While the last two presidential elections have put the Midwest in the spotlight, the region and its complexity still are often misunderstood.
The Hauenstein Center for Presidential Studies aims to generate a fuller understanding of the region through its annual Midwest History Conference. After a one-year hiatus due to the pandemic, this year's virtual conference on May 26-27 focuses on the theme of "The Midwest at the Intersection of Past and Present."
"Through both the 2016 and 2020 elections, the Midwest played a crucial role," said Jakob Bigard, who is organizing the conference for the Hauenstein Center. "As the region continues to diversify socially, culturally, economically and politically, we must renew our assumptions about the Midwest."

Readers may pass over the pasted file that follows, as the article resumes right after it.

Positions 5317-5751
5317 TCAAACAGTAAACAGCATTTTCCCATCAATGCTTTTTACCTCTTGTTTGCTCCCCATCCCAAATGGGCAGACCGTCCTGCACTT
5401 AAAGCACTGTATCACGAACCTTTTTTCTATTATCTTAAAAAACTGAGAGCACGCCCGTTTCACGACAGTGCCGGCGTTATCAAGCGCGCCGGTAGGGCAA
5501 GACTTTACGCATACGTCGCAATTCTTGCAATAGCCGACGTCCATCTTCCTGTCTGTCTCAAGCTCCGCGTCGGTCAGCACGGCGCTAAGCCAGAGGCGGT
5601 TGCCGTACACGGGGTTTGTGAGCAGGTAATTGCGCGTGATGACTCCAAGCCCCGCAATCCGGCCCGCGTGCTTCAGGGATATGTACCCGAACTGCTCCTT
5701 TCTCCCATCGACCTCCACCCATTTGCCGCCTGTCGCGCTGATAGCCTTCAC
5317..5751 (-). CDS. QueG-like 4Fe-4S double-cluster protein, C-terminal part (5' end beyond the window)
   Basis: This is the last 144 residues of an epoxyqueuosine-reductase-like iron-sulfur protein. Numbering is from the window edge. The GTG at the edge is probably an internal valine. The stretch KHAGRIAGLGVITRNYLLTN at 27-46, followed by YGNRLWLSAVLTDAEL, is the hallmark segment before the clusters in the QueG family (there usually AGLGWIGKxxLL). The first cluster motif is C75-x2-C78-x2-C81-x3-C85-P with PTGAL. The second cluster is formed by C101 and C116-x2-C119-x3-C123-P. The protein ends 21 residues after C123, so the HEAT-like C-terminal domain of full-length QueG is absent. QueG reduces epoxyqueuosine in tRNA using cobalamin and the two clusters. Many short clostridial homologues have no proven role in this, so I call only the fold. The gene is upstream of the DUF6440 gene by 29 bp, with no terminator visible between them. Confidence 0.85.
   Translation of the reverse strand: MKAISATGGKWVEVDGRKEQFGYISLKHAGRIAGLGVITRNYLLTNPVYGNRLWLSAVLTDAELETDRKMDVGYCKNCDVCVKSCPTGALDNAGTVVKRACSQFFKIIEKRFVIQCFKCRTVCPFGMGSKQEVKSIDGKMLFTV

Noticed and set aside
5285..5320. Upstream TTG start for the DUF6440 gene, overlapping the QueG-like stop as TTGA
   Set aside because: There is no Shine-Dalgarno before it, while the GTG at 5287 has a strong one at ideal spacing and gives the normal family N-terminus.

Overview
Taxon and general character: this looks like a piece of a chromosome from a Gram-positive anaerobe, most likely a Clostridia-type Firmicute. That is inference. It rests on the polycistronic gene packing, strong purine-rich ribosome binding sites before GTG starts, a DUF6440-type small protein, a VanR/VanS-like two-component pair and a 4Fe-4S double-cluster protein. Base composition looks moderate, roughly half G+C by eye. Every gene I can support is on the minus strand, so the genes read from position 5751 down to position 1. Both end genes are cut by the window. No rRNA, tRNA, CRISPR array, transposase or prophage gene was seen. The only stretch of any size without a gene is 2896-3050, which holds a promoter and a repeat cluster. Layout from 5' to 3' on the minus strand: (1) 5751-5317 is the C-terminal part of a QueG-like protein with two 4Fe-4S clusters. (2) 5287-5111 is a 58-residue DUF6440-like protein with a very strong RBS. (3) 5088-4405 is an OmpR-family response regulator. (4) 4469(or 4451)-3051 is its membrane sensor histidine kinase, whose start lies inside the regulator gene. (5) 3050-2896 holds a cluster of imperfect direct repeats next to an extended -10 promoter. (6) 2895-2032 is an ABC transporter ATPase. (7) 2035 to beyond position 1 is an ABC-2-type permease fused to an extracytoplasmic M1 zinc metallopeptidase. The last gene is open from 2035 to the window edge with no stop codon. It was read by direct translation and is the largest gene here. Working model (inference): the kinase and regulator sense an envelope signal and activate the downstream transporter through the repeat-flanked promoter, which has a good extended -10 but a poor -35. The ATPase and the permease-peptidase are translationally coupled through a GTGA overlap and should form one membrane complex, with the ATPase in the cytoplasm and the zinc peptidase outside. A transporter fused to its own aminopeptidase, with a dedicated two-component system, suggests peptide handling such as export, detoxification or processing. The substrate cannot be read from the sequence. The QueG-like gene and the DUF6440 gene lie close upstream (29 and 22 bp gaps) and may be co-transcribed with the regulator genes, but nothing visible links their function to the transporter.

The conference, which is being done in collaboration with Midwestern History Association, the Gerald R. Ford Presidential Foundation and the Gerald R. Ford Library and Museum, will feature scholars and cultural commentators who are immersed in studies of the Midwest.
Both days of the conference will include panel discussions, roundtables and breakout sessions on a wide range of topics, from foodways in the Midwest to the many different cultural experiences for those living in the region.
Covering the Midwest's diversity is a central component of the conference because scholars who study Midwestern history have identified that importance, said Sara Egge, president of the Midwestern History Association.